Sam Doust was commissioned to create a moving canvas for a permanent installation at Sydney Opera House 'The Lounge, enabled by Samsung' is part of the Renewal Program, that will see a significant evolution of some of the internal spaces of Sydney Opera House.
The brief was an invitation to artfully interpret a subject I know pretty deeply (Sydney Opera House), and have the resulting artwork on permanent display at SOH for thousands of people to see every day.
Samsung supplied a high density LED screen (comprised of a multiple of smaller units) that allows for a 1:1 diode per pixel in the display of a 1920—1080 image. Yes, that's 2,073,600 diodes/pixels! When the films are correctly projected as 30Mbps H264 videos, the result renders a remarkable quality in colour depth, steady frame rate and fine line detail.
In collaboration with SOH staff, I identified six themes that would ground the abstract visuals, and which aligned with the philosophy behind the broader Renewal Program. These included the Creative Spirit that the place embodies and hosts; a Nexus, in terms of intersection between so many cultural elements; Design Heritage, Meeting Place, Renewal and Performance.
I had for some time imagined a series of images and sequences that related to Sydney Opera House in terms of forms in the architecture, design and engineering of the building. They were exciting aesthetically, but not really appropriate for previous projects; this was the perfect project to explore them.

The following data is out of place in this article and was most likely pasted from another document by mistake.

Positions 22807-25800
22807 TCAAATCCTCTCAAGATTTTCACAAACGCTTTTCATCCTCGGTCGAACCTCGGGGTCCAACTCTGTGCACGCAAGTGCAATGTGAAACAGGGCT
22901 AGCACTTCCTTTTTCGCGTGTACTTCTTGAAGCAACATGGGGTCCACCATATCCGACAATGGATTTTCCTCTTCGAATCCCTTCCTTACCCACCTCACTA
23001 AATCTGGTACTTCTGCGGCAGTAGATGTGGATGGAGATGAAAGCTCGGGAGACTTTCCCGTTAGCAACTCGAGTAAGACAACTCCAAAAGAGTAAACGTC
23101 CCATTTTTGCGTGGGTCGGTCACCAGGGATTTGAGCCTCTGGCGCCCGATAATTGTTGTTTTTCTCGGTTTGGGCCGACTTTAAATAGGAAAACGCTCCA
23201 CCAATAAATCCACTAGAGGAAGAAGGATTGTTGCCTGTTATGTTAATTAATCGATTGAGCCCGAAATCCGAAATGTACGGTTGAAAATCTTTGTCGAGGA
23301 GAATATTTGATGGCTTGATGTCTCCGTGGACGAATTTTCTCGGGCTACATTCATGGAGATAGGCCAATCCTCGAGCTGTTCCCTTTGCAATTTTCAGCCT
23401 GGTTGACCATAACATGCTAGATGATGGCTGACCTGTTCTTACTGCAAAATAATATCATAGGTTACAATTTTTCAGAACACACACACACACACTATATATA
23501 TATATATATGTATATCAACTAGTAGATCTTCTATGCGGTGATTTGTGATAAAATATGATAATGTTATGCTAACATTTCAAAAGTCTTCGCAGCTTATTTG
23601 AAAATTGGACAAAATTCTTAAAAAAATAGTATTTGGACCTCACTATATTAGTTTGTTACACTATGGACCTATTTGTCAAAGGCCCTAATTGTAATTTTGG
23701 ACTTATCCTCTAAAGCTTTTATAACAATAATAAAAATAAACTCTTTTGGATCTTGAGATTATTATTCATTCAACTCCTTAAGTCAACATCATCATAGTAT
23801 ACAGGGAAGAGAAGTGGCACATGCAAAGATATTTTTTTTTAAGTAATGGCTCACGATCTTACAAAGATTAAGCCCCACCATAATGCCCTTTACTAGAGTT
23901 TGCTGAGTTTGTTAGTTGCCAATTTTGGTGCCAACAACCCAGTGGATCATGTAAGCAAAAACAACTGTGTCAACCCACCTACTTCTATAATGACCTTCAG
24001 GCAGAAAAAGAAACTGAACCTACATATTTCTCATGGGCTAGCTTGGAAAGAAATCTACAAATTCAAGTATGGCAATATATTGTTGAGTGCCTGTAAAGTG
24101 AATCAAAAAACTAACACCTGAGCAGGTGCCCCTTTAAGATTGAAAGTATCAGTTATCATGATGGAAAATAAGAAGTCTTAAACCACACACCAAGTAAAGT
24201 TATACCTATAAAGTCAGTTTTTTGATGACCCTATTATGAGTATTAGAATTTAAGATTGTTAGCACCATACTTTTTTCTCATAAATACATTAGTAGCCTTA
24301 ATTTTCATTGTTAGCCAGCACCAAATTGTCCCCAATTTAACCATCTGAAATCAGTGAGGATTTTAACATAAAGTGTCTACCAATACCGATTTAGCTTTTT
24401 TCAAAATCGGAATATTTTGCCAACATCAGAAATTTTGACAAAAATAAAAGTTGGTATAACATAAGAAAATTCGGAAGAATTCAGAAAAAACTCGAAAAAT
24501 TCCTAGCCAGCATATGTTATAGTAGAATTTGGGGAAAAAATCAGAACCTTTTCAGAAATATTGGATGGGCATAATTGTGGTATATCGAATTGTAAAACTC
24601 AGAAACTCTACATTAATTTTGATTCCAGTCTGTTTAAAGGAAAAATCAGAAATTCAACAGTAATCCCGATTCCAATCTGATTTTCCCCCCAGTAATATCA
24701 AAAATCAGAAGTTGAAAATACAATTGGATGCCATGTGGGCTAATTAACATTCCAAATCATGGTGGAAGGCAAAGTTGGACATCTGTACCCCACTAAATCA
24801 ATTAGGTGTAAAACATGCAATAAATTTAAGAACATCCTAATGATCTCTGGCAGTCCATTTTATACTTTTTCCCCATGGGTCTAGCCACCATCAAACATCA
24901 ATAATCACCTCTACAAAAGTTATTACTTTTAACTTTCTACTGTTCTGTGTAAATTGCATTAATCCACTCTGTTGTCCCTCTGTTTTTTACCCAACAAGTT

The main sequence was a giant sphere, its internal and external forms reflecting the interior and exterior of the shells of Sydney Opera House. The sphere in its entirety is the ultimate expression of the geometry of the building, clad on the outside with the chevron pattern of the tile lids, and ribbed on the inside. Internally and externally this illustrates the perfect geometric solution that was found for articulating the spherical geometry of the final roof form of Sydney Opera House.
I also explored the intersection between Utzon's designs and Peter Hall's by filming them in 4K and mirroring them to celebrate the union and the repetition of the form, which is an aesthetic in its own right.
The recreation of an ancient Bennelong Point also enabled us to tell the visual story of the location as a meeting place stretching back thousands of years. Alongside paintings by Conrad Martens and Joseph Lycett, the CG sequence imagines the forested promontory and the tidal island, heaped with middens that would eventually become the location of Sydney Opera House.